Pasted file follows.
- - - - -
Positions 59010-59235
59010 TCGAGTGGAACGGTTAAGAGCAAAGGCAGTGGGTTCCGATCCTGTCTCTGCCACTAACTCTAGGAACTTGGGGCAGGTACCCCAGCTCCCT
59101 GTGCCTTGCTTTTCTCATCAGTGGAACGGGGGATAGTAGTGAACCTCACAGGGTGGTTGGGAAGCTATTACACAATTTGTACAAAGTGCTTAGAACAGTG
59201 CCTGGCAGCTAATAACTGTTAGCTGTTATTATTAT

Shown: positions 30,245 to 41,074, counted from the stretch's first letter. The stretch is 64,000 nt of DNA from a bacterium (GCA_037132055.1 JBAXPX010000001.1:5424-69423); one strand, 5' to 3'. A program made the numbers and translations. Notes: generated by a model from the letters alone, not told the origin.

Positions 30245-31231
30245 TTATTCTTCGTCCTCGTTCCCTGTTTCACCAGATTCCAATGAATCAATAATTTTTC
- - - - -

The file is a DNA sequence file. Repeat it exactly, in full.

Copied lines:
Positions 59010-59235
59010 TCGAGTGGAACGGTTAAGAGCAAAGGCAGTGGGTTCCGATCCTGTCTCTGCCACTAACTCTAGGAACTTGGGGCAGGTACCCCAGCTCCCT
59101 GTGCCTTGCTTTTCTCATCAGTGGAACGGGGGATAGTAGTGAACCTCACAGGGTGGTTGGGAAGCTATTACACAATTTGTACAAAGTGCTTAGAACAGTG
59201 CCTGGCAGCTAATAACTGTTAGCTGTTATTATTAT

Shown: positions 30,245 to 41,074, counted from the stretch's first letter. The stretch is 64,000 nt of DNA from a bacterium (GCA_037132055.1 JBAXPX010000001.1:5424-69423); one strand, 5' to 3'. A program made the numbers and translations. Notes: generated by a model from the letters alone, not told the origin.

Positions 30245-31231
30245 TTATTCTTCGTCCTCGTTCCCTGTTTCACCAGATTCCAATGAATCAATAATTTTTC